"She's got spunk just like her father." "He sure has his mother's kind heart." Phrases similar to those are often used when someone describes a child's personality. Although genetics play a critical role in a child's personality, his environment and other factors also influence a child's makeup.
Cognitive abilities, beliefs, morality, defense mechanisms and emotional states that characterize a child at each developmental stage are the result of assorted influences working together in complex ways. That's the summation of a report titled "The Role of Parents in Children's Psychological Development" published in the journal "Pediatrics." Cultural attitudes, quality of schools, peer relationships and parental behavior, which might not have been inherited, also contribute to the molding of a child's personality.
A child's inherited temperament or propensity to respond to and deal with environmental events in a particular way can sway learning opportunities for better or worse, and influence personal and social development, according to Education.com. For example, high-energy adventure seekers who enjoy a variety of experiences have more opportunities to learn social skills and create satisfying interpersonal relationships. On the other hand, a timid, cautious person has fewer opportunities to make friends and widen her social circle.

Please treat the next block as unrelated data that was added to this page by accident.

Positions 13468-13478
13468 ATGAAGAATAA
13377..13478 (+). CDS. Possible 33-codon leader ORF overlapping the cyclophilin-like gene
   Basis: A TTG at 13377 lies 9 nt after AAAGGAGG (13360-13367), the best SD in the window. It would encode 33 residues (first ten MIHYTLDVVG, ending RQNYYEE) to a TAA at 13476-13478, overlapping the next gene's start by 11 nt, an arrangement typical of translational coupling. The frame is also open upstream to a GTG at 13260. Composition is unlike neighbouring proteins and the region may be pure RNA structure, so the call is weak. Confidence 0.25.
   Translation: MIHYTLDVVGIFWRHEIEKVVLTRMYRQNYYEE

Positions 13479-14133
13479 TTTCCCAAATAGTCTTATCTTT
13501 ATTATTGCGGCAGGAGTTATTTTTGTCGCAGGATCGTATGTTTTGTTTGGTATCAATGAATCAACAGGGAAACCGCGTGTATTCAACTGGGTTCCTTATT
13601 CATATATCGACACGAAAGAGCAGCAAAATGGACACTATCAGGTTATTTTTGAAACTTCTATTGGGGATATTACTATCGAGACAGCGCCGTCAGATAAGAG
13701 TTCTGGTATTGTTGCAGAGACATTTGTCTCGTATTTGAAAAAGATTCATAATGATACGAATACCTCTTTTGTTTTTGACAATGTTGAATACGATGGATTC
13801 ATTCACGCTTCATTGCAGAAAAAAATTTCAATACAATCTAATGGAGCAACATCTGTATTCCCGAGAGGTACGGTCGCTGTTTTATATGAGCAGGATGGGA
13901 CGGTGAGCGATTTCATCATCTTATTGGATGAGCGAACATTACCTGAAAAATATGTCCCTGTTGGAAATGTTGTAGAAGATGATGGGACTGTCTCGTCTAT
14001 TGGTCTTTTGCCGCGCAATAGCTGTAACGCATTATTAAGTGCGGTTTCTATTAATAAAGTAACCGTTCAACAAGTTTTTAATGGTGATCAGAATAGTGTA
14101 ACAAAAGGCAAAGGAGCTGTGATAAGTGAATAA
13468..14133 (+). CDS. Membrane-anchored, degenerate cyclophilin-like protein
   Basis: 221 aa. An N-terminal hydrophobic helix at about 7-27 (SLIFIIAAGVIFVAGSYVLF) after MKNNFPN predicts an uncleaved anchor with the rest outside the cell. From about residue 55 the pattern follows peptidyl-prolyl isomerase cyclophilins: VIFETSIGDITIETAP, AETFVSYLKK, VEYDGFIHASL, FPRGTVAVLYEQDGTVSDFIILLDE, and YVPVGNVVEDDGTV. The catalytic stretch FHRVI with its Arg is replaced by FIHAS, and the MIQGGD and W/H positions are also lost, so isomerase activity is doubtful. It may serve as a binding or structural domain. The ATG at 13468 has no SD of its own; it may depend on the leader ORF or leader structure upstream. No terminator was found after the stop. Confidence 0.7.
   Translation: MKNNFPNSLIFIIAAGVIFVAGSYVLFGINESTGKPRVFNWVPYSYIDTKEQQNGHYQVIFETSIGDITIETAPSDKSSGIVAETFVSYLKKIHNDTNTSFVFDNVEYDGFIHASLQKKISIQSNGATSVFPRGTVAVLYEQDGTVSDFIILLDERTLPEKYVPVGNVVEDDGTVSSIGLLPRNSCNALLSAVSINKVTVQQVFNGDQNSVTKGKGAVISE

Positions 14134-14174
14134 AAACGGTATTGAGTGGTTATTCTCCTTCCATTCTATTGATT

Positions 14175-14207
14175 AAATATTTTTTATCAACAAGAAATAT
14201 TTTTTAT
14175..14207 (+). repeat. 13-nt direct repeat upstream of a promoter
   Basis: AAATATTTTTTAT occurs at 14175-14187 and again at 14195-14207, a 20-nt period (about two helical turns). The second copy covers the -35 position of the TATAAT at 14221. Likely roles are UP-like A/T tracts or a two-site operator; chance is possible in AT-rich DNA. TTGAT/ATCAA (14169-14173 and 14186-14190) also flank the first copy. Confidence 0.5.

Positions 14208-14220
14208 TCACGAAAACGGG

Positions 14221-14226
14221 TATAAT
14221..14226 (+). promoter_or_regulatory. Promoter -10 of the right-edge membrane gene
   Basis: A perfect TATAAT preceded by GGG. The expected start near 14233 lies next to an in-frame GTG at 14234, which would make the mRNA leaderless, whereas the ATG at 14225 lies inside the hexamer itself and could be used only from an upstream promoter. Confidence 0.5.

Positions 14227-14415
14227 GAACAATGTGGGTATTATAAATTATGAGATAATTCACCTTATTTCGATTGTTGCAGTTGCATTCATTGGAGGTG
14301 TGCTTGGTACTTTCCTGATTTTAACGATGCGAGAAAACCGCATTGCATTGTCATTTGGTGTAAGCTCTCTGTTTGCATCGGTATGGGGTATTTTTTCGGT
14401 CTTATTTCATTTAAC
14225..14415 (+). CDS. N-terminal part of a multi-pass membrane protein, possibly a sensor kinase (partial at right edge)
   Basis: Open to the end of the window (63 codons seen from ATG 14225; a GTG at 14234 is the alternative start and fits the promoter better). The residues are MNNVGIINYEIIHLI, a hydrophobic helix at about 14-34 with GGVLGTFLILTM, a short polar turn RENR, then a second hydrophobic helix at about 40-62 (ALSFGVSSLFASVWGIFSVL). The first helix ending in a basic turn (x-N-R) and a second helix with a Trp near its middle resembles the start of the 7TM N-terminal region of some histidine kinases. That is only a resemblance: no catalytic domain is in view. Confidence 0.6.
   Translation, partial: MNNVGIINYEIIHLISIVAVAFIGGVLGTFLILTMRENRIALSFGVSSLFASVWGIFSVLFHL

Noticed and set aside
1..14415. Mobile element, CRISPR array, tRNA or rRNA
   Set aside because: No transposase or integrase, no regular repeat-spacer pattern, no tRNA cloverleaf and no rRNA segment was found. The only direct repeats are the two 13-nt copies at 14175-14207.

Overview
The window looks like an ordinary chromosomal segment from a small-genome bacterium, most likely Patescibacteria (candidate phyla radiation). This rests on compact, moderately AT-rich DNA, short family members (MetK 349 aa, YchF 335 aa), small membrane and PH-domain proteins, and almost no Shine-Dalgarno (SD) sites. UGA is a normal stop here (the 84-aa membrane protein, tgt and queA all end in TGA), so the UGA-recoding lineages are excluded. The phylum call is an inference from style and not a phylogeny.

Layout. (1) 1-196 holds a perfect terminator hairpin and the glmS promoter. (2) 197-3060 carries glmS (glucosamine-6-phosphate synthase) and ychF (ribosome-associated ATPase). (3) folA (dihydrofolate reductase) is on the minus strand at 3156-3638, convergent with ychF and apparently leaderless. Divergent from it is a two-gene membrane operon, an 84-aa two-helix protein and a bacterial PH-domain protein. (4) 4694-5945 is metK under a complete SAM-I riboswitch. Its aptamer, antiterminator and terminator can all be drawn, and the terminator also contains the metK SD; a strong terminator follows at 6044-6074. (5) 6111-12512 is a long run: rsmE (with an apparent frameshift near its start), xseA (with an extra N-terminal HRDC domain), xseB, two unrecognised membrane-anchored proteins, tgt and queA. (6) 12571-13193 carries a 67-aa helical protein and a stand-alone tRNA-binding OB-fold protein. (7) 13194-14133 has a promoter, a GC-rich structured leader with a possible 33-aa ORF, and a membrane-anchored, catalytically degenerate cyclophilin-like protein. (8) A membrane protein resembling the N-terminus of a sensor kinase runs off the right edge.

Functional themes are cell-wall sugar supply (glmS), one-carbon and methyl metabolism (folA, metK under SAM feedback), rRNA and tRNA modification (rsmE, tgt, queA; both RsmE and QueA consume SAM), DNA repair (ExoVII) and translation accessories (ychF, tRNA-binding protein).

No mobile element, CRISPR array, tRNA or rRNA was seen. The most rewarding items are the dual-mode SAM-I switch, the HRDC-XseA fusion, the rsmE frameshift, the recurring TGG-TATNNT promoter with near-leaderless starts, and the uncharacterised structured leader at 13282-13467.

A German observational study published in April 2001 in the "Journal of Personality and Social Psychology" examined the personality traits of about 300 adult fraternal and identical twins. Researchers rated sets of twins on 35 adjective scales, mostly markers of the Big 5 -- extroversion, agreeableness, conscientiousness, emotional stability, and intellect or imagination. Researchers learned that 40 percent of the twins' personalities were linked to genetics, while the remaining 60 percent were tied to environmental factors. The study results were based on videotaped behaviors of one twin of each pair in various settings observed by 120 judges who had never met the study participants.
For the Birds?
A study of the zebra finch published in the June 2013 edition of the journal "Biology Letter" poses questions about the inheritance of personality in other species, which might also be true for humans. Researchers at the University of Exeter and the University of Hamburg suggest that external conditions and experiences probably play a bigger role in personality development than do genetic factors. The study found that foster finch parents have a more significant effect on the personalities of non-biological offspring than do the genes inherited from birth parents.
What a Child Believes
Older preschoolers and kindergarteners might unconsciously and falsely assume that they have some of their parents' characteristics. For example, a girl whose mother jumps on a chair and screams when she sees a mouse run across the floor might believe that she's also afraid of mice. A little boy whose father loves to shoot baskets might think that he likes basketball too -- only to discover later on that he has no genuine interest in the sport.